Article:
EP:

You—do you feel that the addressing of jobs and housing and so forth could not be addressed in the same way that the public accommodations could be—that is, through the mass marches, sit-ins, picketing? I mean, did it call for a different sort of strategy?

CB:

Yeah. You know finally there was—the Open [Fair] Housing Act [Civil Rights Act of 1968] was finally passed. But it did demand and call for a different kind of approach, because many times—I can't think of anything specific to illustrate this. But many times you would be led to believe, you know, there's no problem, there's no problem. But there always was a problem. And sometimes it got—I think it finally got to the point where the marching and the protesting did not really get to the heart. You know, there had to be then meaningful negotiations of sitting down and talking about these things. And I think that Greensboro got to that point. I think that happened with the schools and, to some degree, with, with jobs. For example, Greensboro did not have the kind of problems, say, that Charlotte had in school integration. School integration went off pretty smoothly in the Greensboro community. Employment and upgrading of teachers and other educational—or other, other people in education, that movement may not, was not as rapid as it should have been.

Example: I remember an opening. And the then-superintendent made the statement that the black community was trying to get somebody black for that opening, [he] made a statement [that] nobody qualified, he couldn't find anybody qualified. And there was a member of the school board who had sent a person with excellent qualifications, a black person, who had the information there when the person applied, what the response was, and also their credentials and qualifications, which illustrated that point. Well, it was—it's that kind of sitting down and confronting that had to take place as an ongoing way of dealing with the problem. It still exists, you know, in February 1985.

EP:

So are you saying, in part, that direct nonviolent demonstrations has its limitations? It can only do so much.

CB:

Yeah. Direct action has its place and can only do so much.

EP:

Then it has to come over by the slow negotiating—

CB:

It's not a panacea for all of the ills. You have to have a varied approach to the multitude of problems that are different, different shadings. The climate's different at one time or another. People in positions of authority change, and they have different outlooks that must be dealt with differently, a lot of change.

EP:

By way of summation, Elliott Rudwick and August Meier have said—concluded in their history of CORE [CORE: A Study in the Civil Rights Movement, 1942-1968], that by the end of the summer, the Greensboro adult community was exhausted. That it really reached about the limits of what it could do at the time the demonstrations ended, that the students had lost their momentum and the city had passed some anti-demonstration ordinances which would militate against similar demonstrations taking place in the future. Do you agree or disagree with that assessment on their part?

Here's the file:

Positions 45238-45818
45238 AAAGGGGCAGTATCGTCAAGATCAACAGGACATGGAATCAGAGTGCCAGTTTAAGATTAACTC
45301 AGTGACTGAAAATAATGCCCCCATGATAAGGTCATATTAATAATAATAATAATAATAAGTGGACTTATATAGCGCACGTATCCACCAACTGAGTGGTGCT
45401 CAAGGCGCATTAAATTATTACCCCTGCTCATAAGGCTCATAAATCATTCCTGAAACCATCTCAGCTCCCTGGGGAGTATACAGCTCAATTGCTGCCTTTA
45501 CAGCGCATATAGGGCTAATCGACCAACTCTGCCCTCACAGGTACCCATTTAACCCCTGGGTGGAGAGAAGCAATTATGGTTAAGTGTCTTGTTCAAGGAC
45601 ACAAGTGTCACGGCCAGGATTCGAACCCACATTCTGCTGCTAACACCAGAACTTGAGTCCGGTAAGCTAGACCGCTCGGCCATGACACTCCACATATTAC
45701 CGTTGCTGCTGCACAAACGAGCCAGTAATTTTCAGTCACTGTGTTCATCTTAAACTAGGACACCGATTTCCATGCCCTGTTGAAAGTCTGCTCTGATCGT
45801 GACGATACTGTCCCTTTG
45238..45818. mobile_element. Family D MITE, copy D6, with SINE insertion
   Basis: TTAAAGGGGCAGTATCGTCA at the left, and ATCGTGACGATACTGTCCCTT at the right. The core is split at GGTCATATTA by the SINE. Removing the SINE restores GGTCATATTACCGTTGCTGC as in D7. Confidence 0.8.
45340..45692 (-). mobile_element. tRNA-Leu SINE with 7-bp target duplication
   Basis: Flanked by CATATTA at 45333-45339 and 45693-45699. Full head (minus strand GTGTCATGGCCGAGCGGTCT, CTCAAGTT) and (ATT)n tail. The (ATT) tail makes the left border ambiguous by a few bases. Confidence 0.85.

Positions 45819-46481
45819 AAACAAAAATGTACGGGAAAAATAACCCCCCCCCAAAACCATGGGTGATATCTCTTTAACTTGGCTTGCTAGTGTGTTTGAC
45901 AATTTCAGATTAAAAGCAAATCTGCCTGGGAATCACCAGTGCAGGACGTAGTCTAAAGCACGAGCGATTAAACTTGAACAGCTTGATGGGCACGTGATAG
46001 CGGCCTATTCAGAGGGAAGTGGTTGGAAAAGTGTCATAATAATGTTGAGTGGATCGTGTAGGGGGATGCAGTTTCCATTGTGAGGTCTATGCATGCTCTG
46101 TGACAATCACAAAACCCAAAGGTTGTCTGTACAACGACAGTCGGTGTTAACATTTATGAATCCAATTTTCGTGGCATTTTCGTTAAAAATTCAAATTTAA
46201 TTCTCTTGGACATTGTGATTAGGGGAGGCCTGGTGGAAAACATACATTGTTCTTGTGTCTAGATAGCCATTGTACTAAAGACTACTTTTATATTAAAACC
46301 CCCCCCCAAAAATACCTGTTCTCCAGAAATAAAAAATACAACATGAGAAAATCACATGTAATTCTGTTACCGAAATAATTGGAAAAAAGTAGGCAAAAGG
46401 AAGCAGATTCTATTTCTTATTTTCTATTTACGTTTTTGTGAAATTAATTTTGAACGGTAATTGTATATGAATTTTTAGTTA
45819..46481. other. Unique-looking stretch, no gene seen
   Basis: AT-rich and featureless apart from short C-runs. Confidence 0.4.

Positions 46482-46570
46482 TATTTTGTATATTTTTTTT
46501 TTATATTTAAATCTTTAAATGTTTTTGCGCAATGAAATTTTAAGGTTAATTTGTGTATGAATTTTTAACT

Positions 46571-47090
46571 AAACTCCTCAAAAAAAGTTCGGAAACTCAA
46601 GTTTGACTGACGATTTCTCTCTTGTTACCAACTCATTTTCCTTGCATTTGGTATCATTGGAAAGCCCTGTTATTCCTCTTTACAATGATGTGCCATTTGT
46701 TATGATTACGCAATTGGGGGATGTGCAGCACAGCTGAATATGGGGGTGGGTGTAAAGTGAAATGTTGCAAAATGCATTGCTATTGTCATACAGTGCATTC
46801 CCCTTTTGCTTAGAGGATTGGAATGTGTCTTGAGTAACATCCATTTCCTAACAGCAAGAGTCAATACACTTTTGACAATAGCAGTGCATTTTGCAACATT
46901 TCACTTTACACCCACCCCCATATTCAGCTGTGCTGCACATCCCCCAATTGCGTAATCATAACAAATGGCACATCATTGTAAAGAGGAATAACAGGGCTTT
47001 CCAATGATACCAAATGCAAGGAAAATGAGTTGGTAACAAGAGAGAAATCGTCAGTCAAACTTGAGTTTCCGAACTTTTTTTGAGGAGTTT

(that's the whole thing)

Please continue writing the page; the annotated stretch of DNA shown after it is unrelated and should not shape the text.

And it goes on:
CB:

I don't know that the—I don't think the community was exhausted. Because the problem still exists, and the community knew that they still had problems. I think the community was sort of in a holding action, trying to find these other ways to address problems. Because often we would say, hey, look, this demonstrating, that's not going to change much now. I mean, people, don't get uptight. You know, they'll help you protest and demonstrate. You've got to get inside, sit down and talk to somebody, find out some way you can bring some other pressure to bear other than out there on the street. We recognize that that had limitations and at that time had about run its course.

In part, because I think we were making some efforts at meaningful negotiations, sitting down at the conference table and talking things out. That also was the case because it was felt by the black community that the white community had gotten smarter, that demonstrations could result in violence, and violence could have an overall negative impact on the city. And the Chamber of Commerce did not want that. The business community did not want that.

So, the white community was more open to saying, “Oh, come in, you know, sit down. We'll talk, too.” So, everybody started then coming to the conference table, mindful of the fact that, like anything else, it too had its shortcomings, because there was always the fear that it may just be talk. But it did move us away from direct action as being the, the way to go, the panacea for all of the civil rights ills that were bothering us.

EP:

Well, thank you.

CB:

All right.

EP:

I appreciate it.

CB:

Okay. I'm sorry I held you up like this.

[End of Interview]